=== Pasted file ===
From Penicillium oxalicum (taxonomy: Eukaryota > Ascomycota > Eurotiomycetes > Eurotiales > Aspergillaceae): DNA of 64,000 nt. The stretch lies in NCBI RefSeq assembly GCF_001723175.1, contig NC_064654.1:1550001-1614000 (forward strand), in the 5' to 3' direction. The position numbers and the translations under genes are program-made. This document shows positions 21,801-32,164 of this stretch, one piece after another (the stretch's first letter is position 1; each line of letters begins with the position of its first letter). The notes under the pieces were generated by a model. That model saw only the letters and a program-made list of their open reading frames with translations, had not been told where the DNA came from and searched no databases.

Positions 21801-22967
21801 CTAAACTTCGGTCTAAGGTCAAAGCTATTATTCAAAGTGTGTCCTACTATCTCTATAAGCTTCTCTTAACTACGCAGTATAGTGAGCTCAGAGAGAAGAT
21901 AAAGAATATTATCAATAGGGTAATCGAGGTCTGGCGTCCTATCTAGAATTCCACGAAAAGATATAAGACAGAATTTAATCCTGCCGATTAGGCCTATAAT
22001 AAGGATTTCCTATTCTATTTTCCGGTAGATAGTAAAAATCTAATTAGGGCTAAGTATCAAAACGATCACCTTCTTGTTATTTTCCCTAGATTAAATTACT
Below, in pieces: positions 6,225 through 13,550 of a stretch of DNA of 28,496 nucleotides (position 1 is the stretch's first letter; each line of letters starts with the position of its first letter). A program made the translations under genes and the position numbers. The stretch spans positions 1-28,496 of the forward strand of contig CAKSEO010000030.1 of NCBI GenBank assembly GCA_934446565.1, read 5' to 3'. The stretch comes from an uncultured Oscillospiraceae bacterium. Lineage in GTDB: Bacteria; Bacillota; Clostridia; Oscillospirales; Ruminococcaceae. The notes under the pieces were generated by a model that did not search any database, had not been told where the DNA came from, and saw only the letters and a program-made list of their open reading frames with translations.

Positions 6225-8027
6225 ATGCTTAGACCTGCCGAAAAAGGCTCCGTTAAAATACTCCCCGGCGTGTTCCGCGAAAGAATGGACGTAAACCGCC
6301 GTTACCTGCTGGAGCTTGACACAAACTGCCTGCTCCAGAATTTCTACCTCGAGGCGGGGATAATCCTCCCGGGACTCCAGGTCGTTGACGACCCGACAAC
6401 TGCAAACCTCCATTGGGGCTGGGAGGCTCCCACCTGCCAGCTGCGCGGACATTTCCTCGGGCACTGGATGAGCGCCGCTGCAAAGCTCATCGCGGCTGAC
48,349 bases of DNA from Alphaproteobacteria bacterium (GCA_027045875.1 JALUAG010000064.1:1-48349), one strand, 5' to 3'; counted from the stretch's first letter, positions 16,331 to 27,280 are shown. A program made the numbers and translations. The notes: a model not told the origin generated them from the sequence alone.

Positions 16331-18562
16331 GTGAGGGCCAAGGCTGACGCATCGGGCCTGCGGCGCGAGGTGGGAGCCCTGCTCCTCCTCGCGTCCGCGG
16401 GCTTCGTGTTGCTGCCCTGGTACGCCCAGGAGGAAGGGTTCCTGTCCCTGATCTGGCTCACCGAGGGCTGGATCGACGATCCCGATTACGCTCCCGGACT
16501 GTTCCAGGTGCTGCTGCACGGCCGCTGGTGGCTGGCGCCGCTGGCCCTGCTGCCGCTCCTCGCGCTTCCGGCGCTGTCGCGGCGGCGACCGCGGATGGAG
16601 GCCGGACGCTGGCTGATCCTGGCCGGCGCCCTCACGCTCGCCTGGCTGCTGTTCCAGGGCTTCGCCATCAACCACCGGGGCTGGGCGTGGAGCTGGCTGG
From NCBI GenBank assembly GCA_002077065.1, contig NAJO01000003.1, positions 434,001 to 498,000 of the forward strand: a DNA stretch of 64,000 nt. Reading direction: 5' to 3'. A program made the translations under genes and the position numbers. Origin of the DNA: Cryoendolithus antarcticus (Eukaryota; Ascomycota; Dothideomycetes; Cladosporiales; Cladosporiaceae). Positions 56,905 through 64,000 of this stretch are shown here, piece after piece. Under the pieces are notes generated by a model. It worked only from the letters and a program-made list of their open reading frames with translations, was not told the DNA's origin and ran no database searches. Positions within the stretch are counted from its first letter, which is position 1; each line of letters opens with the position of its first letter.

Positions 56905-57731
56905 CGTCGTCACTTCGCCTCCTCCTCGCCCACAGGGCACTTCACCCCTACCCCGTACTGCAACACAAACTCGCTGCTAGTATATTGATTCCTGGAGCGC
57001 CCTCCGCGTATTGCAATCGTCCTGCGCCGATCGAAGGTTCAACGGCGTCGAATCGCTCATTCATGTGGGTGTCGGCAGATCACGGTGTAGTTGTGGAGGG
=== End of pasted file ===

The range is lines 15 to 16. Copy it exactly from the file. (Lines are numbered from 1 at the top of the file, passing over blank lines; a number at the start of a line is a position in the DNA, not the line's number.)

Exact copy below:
16501 GTTCCAGGTGCTGCTGCACGGCCGCTGGTGGCTGGCGCCGCTGGCCCTGCTGCCGCTCCTCGCGCTTCCGGCGCTGTCGCGGCGGCGACCGCGGATGGAG
16601 GCCGGACGCTGGCTGATCCTGGCCGGCGCCCTCACGCTCGCCTGGCTGCTGTTCCAGGGCTTCGCCATCAACCACCGGGGCTGGGCGTGGAGCTGGCTGG